"Respite" (short film)

Ayse Altinok

Biscuit Filmworks

1) How did you get into directing? 
While working at Wieden I started to shoot short films on the side. Originally my background is in graphic design, but film was always with me as a side interest. I did a lot of acting when I was young and I knew that film was going to be part of my life always. My first commissioned short film, “A Day At The Mall Reminds Me Of America,” was after I left Wieden and it really kick-started everything. The advertising and design knowledge was a great foundation for me, combining that with film just made my creative world complete. After finding an agent it was easier to connect the dots. All I had to do was focus on what type of director I wanted to be and what my overall approach to film would be.

2) What is your most recent project?
I have two projects in the making at the moment. Working on a music video for Pigeon Horse Sex Tennis and a feature film project still in development. I also recently finished a campaign with Fallon Minneapolis for Larabar. It’s an exciting part of my job to keep a good variation of genres and types of projects going simultaneously.

3) What is the best part of being a director?
I like that the job itself, not necessarily a person, becomes the boss. I love that aspect of directing. I always try to see how I can serve the idea in the best way and how I can bring the potential of the story to the highest most impactful level. If I let the idea be my boss I feel like I am always going in the right direction. The other best thing is the collaboration, to be able to orchestrate a lot of other talented people and be part of their work as well. I find it very empowering yet humbling when I work with the right talent and the crew.

4) What is the worst part of being a director? 
Directing can be very isolating sometimes even if you are surrounded with great people. Not because you make decisions by yourself but because there is a lot of thinking and researching to do before jobs and it usually has to come from one brain in order to have a specific point of view. Self doubt and fear of failure can be poisonous in the long-term, which I am learning to stay away from. Just keep calm and enjoy the creative ride. Stay focus and enjoy what you are doing.

5) What is your current career focus: commercials & branded content, TV, movies? Do you plan to specialize in a particular genre—comedy, drama, visual effects, etc.? 
As long as there is a truthful idea attached to it I am open to many forms of film. Commercials have a great way of finding that quick smart idea or that touching and truthful story. When the idea is original and the execution is unique, it’s golden. Another focus for me is feature film and short film. In terms of genre, I have always been attracted to drama, but I see a lot of different sub-themes included in drama. I guess I am more interested in the truth. My short holiday films were comedies but I still tried to create a very dramatic scene even if the lines were hilariously funny. It felt like my interpretation of comedy.

6) Have you a mentor and if so, who is that person (or persons) and what has been the lesson learned from that mentoring which resonates with you?
I’ve had many mentors in my life. It’s hard to point to just one name. I feel like I took many different lessons from different directors in order to create my own way of seeing things. Also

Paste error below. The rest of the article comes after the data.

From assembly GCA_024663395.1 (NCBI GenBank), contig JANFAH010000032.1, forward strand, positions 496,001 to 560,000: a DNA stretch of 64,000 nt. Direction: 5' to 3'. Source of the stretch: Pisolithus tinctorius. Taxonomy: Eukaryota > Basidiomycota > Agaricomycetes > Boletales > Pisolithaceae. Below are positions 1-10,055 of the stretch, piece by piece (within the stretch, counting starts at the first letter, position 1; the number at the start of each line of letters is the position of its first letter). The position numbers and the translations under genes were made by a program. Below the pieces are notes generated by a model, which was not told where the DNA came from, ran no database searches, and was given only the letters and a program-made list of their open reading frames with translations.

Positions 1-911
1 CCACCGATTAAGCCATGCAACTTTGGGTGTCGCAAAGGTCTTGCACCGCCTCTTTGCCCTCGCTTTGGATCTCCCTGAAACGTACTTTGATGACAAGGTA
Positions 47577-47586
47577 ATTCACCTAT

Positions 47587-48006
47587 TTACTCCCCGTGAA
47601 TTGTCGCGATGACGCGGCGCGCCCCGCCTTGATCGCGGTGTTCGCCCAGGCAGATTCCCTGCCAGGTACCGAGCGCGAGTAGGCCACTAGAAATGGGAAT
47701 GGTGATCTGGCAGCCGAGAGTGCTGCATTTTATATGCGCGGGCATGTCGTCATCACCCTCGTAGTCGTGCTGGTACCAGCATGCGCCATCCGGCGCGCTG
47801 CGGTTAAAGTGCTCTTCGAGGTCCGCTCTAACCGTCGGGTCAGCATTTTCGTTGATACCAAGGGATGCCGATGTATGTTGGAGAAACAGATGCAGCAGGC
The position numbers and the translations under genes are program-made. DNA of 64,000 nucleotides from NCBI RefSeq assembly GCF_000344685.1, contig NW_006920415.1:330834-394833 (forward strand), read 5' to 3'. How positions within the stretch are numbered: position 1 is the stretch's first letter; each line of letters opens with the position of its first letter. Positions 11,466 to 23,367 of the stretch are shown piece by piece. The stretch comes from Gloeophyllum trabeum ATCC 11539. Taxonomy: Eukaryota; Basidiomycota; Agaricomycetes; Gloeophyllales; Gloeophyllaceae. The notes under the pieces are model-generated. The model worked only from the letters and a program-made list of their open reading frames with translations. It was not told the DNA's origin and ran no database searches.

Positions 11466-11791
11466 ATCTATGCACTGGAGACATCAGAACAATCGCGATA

I was trying to avoid being somebody’s protégé or their assistant because I knew I wouldn’t be a good one. I just wanted to dive into directing headfirst and I knew that was the only way to make a strong appearance with a clear conscious. I guess this will be an appropriate end line after working on Nike account for many years – I just had to DO IT!

7) Who is your favorite director and why? 
Lately I have been obsessed with Luca Guadagnino’s work. I find his films magical, effortlessly gorgeous and far away from gimmicks. He is one director who really understands design and the story always sits well in the world he creates. He is so spot on with his actors. He elevates normality into a very glamorous place and he tones down the real glamour to a very approachable place. The films are so well put together and so enjoyable that I never care how the endings are. He makes sure the whole ride is powerful and the ending is just an ending. The tension is always well distributed; it’s in the core part of the film as well as in the landscape.

8) What is your favorite movie? Your favorite television/online program? Your favorite commercial or branded content? 
My favorite film of all time is probably “Kes” from Ken Loach. It was a very simple story yet super powerful and touching; that film changed a lot of things for me. Recently though I really enjoyed watching “Youth” from Paolo Sorrentino.  A masterpiece. It’s going to be a funny switch but I am also a big fan of HBO’s “Doll and Em” right now. Those two characters make me cringe in a good way also in a bad way, which makes me keep watching.

9) Tell us about your background (i.e. where did you grow up? Past jobs?)
Born and raised in Istanbul, Turkey. Went to Art Academy (Mimar Sinan), studied graphic design and worked in advertising as an art director for many years. My first job was in a small agency in Istanbul, then I got hired by TBWA Istanbul to work on more global brands. Then I moved to Amsterdam; I freelanced for two years there for Nike and Wieden + Kennedy. Then W+K Amsterdam hired me. I worked there for five years before moving to the U.S. to work at W+K Portland, and started experimenting with short films. In 2014 I officially left the agency world and stepped into professional directing with Biscuit Filmworks.